Jeannette Kuo


Bethune Lecture

Jeannette Kuo is co-founding partner of Zurich-based KARAMUK KUO and Professor of Architecture and Construction at TU Munich. Her research and work focus on integrated design, looking at structures, climate, and culture in the holistic design of buildings.

From multi-unit housing to cultural infrastructures like the Augusta Raurica Archaeological Center, the work of the office spans across scales and typologies, operating at the intersection of spatial concepts and constructive technologies to approach architecture from its most fundamental sources.

Built works include the International Sports Sciences Institute in Lausanne, the Weiden Secondary School, and House on a Slope. Publications include the two-volume research on workspace typologies: A-Typical Plan (2013) and Space of Production (2015), as well as the recent El Croquis 196 monograph on Karamuk Kuo.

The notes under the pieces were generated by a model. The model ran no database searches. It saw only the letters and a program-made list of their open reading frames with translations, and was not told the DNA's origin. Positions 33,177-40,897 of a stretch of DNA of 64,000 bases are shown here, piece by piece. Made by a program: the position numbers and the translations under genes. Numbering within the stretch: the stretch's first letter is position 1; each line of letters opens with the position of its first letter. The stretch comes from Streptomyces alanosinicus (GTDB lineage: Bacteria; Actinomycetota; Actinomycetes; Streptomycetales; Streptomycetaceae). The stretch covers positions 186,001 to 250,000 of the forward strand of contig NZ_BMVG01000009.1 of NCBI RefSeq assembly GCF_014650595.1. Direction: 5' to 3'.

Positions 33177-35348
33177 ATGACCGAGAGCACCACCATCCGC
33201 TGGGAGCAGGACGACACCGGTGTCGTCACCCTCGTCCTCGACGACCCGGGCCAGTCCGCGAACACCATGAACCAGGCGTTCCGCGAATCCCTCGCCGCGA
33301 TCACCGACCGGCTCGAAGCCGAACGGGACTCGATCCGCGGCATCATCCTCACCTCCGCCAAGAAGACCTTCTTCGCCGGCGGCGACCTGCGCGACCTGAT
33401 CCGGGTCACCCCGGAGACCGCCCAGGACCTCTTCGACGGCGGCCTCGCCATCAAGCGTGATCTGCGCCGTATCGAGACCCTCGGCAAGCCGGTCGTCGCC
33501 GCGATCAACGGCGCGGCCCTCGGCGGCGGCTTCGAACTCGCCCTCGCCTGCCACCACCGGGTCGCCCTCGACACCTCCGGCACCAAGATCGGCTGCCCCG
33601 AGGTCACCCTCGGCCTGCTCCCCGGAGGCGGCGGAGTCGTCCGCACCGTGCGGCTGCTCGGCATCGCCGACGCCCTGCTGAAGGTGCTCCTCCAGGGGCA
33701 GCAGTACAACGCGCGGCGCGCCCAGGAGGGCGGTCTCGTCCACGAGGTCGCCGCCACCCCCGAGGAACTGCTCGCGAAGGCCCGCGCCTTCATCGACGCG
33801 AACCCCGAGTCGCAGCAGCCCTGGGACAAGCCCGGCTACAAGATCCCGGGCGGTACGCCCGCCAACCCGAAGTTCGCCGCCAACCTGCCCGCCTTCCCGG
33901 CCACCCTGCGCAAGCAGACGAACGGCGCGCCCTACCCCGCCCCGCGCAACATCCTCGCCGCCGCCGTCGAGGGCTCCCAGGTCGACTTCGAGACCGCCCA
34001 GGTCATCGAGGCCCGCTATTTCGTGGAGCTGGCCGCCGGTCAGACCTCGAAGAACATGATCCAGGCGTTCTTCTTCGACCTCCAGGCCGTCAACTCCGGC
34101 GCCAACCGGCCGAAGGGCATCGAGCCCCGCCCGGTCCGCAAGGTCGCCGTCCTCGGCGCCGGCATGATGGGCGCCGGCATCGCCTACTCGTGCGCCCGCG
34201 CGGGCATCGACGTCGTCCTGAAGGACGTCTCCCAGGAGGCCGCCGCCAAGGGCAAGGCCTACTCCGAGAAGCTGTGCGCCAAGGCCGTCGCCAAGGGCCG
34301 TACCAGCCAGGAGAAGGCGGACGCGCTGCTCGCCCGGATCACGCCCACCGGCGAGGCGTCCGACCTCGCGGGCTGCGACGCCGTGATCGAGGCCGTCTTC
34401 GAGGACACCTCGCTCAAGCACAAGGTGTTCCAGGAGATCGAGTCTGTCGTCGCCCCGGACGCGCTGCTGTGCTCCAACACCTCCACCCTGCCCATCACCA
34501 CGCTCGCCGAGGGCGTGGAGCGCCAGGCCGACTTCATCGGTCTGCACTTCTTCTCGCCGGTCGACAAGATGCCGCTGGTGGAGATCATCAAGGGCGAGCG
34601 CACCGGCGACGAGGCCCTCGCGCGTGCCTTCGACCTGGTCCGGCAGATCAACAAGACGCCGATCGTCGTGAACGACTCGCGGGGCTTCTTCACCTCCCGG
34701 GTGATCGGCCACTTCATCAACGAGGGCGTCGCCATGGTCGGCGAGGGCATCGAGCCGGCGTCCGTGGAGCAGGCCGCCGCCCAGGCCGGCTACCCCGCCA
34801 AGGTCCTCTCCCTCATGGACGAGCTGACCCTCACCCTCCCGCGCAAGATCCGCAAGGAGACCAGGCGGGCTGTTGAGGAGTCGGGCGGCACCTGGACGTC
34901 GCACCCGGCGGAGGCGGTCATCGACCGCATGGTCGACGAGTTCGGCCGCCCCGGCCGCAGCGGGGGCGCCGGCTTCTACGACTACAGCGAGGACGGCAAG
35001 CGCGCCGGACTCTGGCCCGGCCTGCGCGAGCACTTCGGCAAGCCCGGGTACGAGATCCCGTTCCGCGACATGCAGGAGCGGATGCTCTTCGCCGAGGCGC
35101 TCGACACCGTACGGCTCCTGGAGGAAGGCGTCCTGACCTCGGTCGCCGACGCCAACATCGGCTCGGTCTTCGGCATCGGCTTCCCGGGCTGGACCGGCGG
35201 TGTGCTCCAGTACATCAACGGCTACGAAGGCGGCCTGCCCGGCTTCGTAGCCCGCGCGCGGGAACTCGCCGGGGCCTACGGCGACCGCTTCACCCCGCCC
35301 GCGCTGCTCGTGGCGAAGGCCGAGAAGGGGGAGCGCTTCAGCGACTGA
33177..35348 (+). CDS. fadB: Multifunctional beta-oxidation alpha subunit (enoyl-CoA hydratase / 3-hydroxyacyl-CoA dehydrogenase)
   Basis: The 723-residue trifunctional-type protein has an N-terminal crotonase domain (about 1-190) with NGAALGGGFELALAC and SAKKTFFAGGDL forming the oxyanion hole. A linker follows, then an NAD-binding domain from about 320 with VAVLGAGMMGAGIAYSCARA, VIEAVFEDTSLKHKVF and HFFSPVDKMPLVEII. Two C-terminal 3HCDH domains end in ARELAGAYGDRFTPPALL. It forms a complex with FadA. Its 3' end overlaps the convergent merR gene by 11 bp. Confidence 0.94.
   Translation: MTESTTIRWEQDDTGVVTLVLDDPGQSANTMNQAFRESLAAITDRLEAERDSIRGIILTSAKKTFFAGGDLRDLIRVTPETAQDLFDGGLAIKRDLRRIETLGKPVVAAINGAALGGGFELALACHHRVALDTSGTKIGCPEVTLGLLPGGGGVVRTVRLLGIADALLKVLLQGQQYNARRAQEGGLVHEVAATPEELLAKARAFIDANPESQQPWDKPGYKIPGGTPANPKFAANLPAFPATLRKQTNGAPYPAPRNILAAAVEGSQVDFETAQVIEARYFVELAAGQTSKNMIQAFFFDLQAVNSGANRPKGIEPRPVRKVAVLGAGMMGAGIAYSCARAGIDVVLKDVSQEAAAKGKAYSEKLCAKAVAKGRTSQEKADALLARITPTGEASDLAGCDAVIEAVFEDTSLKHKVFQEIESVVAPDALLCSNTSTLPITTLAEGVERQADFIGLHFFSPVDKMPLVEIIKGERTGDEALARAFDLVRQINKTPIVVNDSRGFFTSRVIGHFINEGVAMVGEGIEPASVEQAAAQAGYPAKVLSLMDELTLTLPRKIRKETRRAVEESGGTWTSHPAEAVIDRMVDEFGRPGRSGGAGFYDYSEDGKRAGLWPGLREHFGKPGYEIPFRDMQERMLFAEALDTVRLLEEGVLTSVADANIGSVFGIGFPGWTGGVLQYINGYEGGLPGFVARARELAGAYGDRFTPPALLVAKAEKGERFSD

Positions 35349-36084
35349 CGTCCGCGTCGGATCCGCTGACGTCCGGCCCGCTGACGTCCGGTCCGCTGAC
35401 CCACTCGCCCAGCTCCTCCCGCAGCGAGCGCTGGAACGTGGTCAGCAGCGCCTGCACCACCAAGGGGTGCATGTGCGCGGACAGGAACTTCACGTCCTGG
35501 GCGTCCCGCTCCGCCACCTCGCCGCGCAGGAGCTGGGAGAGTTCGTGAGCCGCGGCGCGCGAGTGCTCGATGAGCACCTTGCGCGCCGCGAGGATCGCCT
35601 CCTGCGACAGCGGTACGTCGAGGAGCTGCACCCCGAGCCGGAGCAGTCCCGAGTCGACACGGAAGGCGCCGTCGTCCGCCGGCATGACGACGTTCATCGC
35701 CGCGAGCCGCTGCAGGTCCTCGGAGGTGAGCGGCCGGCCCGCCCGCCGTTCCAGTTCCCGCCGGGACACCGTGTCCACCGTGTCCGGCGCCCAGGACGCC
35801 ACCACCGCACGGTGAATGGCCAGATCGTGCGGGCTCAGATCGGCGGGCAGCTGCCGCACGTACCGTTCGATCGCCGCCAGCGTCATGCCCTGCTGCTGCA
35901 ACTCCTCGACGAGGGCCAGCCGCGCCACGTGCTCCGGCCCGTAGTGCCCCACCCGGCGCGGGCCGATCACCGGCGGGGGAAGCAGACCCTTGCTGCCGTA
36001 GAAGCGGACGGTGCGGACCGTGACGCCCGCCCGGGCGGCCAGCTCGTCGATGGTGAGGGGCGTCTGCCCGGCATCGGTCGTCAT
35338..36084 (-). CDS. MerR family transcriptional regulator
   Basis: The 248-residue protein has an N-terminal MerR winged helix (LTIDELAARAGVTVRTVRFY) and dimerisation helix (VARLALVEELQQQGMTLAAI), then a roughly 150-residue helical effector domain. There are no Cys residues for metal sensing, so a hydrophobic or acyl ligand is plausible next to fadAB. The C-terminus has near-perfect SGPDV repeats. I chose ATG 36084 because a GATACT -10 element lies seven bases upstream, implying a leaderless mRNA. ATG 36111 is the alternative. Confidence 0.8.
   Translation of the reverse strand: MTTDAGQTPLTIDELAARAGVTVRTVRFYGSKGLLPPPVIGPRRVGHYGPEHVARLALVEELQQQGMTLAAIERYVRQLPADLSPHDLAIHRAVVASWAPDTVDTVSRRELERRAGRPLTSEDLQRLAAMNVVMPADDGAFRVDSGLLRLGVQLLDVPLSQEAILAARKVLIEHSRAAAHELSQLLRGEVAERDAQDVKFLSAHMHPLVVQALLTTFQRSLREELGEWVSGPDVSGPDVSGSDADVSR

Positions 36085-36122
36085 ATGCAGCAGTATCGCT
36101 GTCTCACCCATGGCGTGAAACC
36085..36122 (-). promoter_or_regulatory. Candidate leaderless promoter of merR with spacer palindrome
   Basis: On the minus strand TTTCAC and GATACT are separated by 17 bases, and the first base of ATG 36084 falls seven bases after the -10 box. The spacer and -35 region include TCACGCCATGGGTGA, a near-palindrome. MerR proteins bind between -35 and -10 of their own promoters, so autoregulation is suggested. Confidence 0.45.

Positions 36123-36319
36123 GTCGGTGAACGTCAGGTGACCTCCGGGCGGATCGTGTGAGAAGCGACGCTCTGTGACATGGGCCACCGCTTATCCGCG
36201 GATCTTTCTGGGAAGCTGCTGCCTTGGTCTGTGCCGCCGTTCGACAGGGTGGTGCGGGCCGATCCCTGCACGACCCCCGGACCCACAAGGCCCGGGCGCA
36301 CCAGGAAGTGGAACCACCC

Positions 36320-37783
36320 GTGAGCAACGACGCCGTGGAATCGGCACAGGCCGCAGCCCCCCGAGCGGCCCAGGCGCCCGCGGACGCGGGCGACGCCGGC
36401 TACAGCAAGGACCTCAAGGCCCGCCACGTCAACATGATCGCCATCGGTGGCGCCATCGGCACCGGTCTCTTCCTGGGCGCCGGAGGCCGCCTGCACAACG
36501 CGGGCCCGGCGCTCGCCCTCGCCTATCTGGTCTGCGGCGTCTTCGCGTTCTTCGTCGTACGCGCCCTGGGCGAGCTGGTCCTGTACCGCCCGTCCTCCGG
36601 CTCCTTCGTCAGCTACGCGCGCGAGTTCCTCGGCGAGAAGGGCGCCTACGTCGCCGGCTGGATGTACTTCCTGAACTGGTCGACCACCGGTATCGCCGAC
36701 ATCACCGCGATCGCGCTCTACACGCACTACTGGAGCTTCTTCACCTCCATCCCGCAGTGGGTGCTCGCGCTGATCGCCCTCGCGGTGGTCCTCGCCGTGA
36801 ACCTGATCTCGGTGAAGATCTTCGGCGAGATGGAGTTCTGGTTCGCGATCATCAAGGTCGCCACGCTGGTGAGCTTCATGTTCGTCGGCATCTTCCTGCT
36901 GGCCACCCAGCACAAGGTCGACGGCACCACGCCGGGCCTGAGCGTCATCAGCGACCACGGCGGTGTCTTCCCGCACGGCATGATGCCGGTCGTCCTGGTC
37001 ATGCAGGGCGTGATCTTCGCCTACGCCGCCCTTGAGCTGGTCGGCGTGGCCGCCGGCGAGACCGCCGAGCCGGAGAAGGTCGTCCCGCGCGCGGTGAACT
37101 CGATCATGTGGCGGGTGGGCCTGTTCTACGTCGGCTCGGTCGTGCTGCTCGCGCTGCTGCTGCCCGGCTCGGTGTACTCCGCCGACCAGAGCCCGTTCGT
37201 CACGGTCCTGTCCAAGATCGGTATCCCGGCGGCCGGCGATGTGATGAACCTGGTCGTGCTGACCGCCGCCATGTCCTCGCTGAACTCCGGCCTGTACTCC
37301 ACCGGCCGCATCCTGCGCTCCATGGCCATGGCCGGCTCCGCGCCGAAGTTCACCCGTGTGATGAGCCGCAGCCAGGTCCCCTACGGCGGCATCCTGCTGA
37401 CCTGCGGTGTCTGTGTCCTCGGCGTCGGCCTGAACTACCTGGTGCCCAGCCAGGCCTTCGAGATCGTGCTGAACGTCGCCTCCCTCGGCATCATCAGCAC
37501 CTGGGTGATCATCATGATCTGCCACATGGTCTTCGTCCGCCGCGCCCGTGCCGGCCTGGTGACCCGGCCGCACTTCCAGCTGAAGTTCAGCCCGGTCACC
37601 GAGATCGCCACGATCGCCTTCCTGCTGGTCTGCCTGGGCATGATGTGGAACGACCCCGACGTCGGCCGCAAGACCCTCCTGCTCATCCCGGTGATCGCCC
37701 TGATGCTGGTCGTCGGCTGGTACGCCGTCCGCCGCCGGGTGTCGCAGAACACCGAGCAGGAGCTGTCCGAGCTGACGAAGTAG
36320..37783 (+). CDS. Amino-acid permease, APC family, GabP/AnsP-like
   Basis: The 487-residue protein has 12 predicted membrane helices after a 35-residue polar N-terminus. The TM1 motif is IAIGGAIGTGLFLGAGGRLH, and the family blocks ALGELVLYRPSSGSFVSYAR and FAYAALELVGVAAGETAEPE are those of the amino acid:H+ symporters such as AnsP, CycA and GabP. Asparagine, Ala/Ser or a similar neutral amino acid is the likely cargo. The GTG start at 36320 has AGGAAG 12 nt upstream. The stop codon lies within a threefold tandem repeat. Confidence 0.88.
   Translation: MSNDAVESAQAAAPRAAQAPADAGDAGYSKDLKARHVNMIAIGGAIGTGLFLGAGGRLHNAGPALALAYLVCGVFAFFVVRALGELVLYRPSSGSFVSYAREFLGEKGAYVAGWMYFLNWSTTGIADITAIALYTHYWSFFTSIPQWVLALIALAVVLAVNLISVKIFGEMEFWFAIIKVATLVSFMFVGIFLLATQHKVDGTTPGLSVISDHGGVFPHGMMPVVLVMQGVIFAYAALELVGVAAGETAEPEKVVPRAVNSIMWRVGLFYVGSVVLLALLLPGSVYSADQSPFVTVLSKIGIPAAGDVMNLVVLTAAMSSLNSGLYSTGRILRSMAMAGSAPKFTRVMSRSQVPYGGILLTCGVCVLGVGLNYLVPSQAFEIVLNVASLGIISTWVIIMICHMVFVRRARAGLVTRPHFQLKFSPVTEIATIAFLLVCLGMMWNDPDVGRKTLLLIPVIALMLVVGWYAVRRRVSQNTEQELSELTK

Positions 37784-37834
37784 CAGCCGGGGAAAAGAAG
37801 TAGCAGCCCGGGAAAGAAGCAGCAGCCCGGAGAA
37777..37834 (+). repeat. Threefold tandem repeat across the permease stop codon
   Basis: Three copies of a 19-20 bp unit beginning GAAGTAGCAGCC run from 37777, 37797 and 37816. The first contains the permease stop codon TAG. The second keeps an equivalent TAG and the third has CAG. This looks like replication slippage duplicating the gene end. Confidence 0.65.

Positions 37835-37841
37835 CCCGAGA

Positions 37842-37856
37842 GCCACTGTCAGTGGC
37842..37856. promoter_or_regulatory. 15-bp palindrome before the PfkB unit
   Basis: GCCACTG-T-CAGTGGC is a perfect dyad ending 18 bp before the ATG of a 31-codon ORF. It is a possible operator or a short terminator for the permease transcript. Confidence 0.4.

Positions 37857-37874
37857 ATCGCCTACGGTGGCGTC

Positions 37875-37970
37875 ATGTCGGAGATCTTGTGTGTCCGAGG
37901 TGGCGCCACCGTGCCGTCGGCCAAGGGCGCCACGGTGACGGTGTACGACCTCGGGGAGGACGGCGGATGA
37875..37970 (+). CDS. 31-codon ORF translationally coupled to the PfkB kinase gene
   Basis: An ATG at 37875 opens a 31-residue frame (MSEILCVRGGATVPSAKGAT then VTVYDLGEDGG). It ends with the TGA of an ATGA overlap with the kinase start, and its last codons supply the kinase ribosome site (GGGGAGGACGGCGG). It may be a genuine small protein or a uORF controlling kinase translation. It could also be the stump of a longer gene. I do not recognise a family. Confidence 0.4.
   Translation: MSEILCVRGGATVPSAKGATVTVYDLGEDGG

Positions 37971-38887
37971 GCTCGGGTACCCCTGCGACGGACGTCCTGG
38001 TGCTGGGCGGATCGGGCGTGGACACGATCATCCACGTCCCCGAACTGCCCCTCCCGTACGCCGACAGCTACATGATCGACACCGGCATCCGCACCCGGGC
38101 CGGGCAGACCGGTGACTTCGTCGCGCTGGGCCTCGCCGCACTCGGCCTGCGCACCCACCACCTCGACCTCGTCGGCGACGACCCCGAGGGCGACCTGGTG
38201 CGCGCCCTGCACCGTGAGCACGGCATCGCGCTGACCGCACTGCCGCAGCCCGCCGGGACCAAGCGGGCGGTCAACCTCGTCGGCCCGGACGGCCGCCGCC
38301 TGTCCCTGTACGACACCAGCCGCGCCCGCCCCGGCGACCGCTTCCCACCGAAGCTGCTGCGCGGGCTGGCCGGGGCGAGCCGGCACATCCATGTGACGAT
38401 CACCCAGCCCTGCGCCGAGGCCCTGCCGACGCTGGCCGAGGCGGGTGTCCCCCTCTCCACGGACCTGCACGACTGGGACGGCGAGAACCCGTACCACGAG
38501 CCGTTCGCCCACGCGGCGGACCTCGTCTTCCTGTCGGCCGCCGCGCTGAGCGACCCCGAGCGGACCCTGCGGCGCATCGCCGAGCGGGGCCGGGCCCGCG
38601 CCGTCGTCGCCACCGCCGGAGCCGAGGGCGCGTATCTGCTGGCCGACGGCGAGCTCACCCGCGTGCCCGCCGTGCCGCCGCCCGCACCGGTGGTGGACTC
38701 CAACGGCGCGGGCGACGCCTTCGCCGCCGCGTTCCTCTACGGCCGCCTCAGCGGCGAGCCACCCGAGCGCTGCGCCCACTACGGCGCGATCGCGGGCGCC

Wednesday, March 6

6-7:30 p.m. | 403 Hayes

Attend in-person or via Zoom registration

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The School of Architecture and Planning is an AIA CES Approved Provider. This course is AIA CES Registered and approved for 1 Learning Unit (LU).

Jeannette Kuo and Ünal Karamuk, headshot by Jesse Winter.

Principal, KARAMUK KUO; Professor of Architecture and Construction, TU Munich. Jeannette Kuo, photo credit: Angelika Annen.

Kuo received her Bachelor of Arts in Architecture from U.C. Berkeley, a Master in Architecture degree from Harvard Graduate School of Design, and a Master of Advanced Studies from ETH Zurich. Prior to the Professorship at TUM, Kuo has taught at Harvard GSD, EPF Lausanne, MIT, and UC Berkeley.

Architecture has traditionally been designed as fixed objects where the responsibility of the architect ends with the handover of the keys. Today, given the ecological crises we face, it is critical that we reconsider how our buildings evolve over time and how they contribute to a broader understanding of our material resources, climate, and culture. If where we come from is also what we inherit, origins is not only about the sources of our designs but also about the way in which we consider buildings as part of an environmental heritage and a material depository.